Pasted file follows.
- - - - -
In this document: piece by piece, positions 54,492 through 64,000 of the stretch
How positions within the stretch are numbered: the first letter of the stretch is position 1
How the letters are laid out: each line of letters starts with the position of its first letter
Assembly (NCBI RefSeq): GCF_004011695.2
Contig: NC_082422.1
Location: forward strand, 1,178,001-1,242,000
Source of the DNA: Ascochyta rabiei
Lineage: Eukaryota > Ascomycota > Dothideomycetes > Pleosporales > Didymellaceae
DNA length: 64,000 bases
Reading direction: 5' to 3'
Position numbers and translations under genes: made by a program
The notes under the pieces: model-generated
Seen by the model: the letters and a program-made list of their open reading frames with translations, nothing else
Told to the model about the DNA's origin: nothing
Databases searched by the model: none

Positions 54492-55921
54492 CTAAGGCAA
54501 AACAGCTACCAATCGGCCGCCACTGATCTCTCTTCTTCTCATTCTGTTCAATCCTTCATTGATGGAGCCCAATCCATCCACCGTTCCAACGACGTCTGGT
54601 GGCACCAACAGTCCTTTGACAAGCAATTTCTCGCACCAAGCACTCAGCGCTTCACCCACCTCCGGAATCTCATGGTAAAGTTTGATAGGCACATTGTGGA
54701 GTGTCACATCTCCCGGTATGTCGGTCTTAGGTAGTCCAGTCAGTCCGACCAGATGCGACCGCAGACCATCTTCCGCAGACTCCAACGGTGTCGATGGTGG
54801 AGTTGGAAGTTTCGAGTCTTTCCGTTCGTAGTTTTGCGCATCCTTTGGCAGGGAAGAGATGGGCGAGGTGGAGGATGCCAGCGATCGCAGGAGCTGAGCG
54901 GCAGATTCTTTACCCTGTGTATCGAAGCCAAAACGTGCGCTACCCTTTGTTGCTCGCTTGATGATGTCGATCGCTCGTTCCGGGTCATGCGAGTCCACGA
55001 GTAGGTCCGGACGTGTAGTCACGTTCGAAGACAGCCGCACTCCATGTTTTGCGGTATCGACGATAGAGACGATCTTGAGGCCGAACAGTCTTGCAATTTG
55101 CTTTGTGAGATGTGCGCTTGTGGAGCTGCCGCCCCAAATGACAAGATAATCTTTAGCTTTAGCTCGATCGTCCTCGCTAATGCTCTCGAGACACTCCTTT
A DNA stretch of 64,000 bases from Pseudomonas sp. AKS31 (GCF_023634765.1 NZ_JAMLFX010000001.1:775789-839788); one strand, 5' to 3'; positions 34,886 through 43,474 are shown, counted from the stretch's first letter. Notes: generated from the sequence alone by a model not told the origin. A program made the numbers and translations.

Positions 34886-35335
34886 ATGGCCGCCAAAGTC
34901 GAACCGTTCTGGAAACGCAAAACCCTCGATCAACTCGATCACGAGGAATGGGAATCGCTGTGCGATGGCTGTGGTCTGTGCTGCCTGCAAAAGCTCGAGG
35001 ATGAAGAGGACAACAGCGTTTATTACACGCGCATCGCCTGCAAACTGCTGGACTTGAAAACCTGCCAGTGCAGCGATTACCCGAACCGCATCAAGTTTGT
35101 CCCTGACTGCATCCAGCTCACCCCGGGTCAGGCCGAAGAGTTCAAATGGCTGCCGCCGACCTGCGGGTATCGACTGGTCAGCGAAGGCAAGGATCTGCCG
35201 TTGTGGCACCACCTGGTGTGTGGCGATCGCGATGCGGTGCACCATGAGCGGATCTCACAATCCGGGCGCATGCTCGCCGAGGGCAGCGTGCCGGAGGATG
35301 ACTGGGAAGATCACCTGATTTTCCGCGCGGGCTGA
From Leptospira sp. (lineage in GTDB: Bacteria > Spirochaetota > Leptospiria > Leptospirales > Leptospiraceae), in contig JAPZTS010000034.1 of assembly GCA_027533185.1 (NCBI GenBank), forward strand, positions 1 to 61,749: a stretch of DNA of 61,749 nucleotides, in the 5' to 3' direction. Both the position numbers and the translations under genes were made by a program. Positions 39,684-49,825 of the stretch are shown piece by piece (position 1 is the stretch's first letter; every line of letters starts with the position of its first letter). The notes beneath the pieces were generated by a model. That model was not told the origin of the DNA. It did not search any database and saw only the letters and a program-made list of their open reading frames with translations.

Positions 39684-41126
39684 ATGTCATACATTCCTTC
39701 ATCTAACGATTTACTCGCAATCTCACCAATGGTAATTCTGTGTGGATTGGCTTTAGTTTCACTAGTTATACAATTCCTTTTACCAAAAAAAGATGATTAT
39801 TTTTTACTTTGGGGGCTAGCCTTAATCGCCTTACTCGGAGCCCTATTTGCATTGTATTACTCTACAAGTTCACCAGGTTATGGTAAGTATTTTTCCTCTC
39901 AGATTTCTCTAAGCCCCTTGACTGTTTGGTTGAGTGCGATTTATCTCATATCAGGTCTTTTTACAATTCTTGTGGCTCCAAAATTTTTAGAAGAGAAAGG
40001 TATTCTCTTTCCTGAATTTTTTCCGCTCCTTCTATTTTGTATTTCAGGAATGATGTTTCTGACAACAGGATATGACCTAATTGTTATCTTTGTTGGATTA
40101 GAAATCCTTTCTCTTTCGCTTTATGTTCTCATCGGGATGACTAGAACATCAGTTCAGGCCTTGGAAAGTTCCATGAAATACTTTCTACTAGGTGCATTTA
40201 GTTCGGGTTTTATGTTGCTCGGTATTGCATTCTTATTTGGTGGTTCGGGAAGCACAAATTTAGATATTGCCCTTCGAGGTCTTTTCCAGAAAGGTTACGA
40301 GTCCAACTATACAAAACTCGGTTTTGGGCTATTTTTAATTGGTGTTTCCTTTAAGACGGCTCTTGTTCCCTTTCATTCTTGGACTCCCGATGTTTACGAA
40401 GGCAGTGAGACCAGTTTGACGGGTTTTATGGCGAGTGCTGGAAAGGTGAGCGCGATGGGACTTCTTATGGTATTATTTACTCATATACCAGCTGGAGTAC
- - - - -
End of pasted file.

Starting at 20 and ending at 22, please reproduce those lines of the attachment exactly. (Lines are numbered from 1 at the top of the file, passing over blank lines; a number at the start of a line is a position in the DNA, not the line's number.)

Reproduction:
54701 GTGTCACATCTCCCGGTATGTCGGTCTTAGGTAGTCCAGTCAGTCCGACCAGATGCGACCGCAGACCATCTTCCGCAGACTCCAACGGTGTCGATGGTGG
54801 AGTTGGAAGTTTCGAGTCTTTCCGTTCGTAGTTTTGCGCATCCTTTGGCAGGGAAGAGATGGGCGAGGTGGAGGATGCCAGCGATCGCAGGAGCTGAGCG
54901 GCAGATTCTTTACCCTGTGTATCGAAGCCAAAACGTGCGCTACCCTTTGTTGCTCGCTTGATGATGTCGATCGCTCGTTCCGGGTCATGCGAGTCCACGA